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The instructions for your antenna kit say to start with a recommended length of wire for the antenna and a different recommended length for the counterpoise, and then decrease the length of the antenna wire by two to three inches (5 to 7.5 cm) until you have the best match, i.e. the LED is the dimmest at the minimum. What the instructions don't say is that ...


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Of course, the answer to this question is certainly "it depends." Yes, different antenna elements in close proximity can interact and cause interference problems. The most notable issue would be a degradation of both antennas. You don't want that. But you might not have a problem - again depending on what sort of antenna you wanted to put up, and ...


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Just using it as a support will definitely have some kind of interaction with your antenna, unpredictable but empirically measurable. BTW, my first thought is that you can try to take advantage of that TV antenna as a capacitive load at the end of your EFHW (make sure to disconnect the TV antenna from any feed line of its own though). Using it like this will ...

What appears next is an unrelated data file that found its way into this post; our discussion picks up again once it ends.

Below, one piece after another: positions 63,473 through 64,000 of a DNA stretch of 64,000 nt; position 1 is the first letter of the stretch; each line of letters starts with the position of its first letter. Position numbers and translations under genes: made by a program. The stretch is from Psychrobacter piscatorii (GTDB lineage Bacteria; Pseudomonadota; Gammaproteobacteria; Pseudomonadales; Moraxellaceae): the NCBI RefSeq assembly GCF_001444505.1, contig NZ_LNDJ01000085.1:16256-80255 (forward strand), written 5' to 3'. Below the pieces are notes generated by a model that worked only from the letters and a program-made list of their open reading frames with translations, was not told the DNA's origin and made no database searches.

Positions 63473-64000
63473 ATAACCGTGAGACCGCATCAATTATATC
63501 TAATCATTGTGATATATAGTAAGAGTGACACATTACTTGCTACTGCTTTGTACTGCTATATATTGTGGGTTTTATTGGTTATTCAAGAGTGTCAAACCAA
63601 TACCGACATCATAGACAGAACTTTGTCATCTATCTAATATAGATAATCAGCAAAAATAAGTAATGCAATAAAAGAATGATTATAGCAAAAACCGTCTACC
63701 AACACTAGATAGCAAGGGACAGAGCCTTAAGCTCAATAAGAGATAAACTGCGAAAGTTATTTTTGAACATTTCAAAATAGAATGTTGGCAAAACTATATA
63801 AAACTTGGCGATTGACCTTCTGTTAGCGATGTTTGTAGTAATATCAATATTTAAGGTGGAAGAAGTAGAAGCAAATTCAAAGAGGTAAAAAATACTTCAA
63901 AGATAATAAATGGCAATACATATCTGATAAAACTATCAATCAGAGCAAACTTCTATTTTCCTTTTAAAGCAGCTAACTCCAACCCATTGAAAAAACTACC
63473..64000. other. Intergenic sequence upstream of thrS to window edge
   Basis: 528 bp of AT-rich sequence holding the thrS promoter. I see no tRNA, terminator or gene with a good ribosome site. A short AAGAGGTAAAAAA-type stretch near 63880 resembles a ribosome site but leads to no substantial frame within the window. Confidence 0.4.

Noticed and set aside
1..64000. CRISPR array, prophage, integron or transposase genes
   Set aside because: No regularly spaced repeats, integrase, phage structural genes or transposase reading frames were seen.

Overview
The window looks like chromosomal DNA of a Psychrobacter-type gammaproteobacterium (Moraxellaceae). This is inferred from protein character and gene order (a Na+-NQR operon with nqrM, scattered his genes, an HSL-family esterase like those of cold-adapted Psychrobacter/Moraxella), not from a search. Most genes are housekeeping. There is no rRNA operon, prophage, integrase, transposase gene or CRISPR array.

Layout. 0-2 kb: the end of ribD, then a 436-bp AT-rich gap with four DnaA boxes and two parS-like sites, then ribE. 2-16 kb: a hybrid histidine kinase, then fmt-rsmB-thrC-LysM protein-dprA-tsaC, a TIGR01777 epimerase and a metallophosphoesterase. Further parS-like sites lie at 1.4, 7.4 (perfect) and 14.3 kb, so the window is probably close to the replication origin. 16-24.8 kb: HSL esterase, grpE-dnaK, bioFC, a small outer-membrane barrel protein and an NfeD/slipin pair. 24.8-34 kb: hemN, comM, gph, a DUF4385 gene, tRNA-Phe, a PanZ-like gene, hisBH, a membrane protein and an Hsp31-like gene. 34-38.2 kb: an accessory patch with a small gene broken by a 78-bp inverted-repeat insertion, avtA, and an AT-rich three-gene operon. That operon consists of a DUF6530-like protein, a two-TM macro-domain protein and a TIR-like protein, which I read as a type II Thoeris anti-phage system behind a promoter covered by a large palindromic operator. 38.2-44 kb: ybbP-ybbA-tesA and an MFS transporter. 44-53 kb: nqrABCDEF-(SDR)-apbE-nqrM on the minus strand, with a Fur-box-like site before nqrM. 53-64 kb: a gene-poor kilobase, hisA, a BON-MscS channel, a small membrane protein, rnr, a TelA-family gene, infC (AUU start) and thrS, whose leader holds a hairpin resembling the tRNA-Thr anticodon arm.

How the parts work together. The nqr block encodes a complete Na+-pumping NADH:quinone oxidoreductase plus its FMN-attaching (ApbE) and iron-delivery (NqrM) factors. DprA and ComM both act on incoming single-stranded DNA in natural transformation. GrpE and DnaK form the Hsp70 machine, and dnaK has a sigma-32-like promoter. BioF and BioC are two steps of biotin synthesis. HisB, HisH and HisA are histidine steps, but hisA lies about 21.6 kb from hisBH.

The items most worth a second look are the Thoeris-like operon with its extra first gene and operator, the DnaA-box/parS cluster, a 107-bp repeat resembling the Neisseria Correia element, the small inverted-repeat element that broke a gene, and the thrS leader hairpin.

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A tuned antenna should result in a real load impedance for your transceiver. This impedance can deviate from 50 Ohm, resulting in an SWR deviating from 1:1. The EFHW antenna impedance can be as high as 1500 Ohm and can only be connected to the TX when there is a transformer at the feedpoint of the antenna; the base I assume. Without a transformer (common 1:5 ...


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The frequencies in your pasted image of a table are in kilohertz (kHz). These days frequencies are more often expressed in megahertz or gigahertz (MHz or GHz). Anyway, frequencies ranging from 3560 kHz, also known as 3.56 MHz, to 15.245 MHz are in the high-frequency (HF) band, also commonly called "shortwave", rather than the very-high-frequency (...


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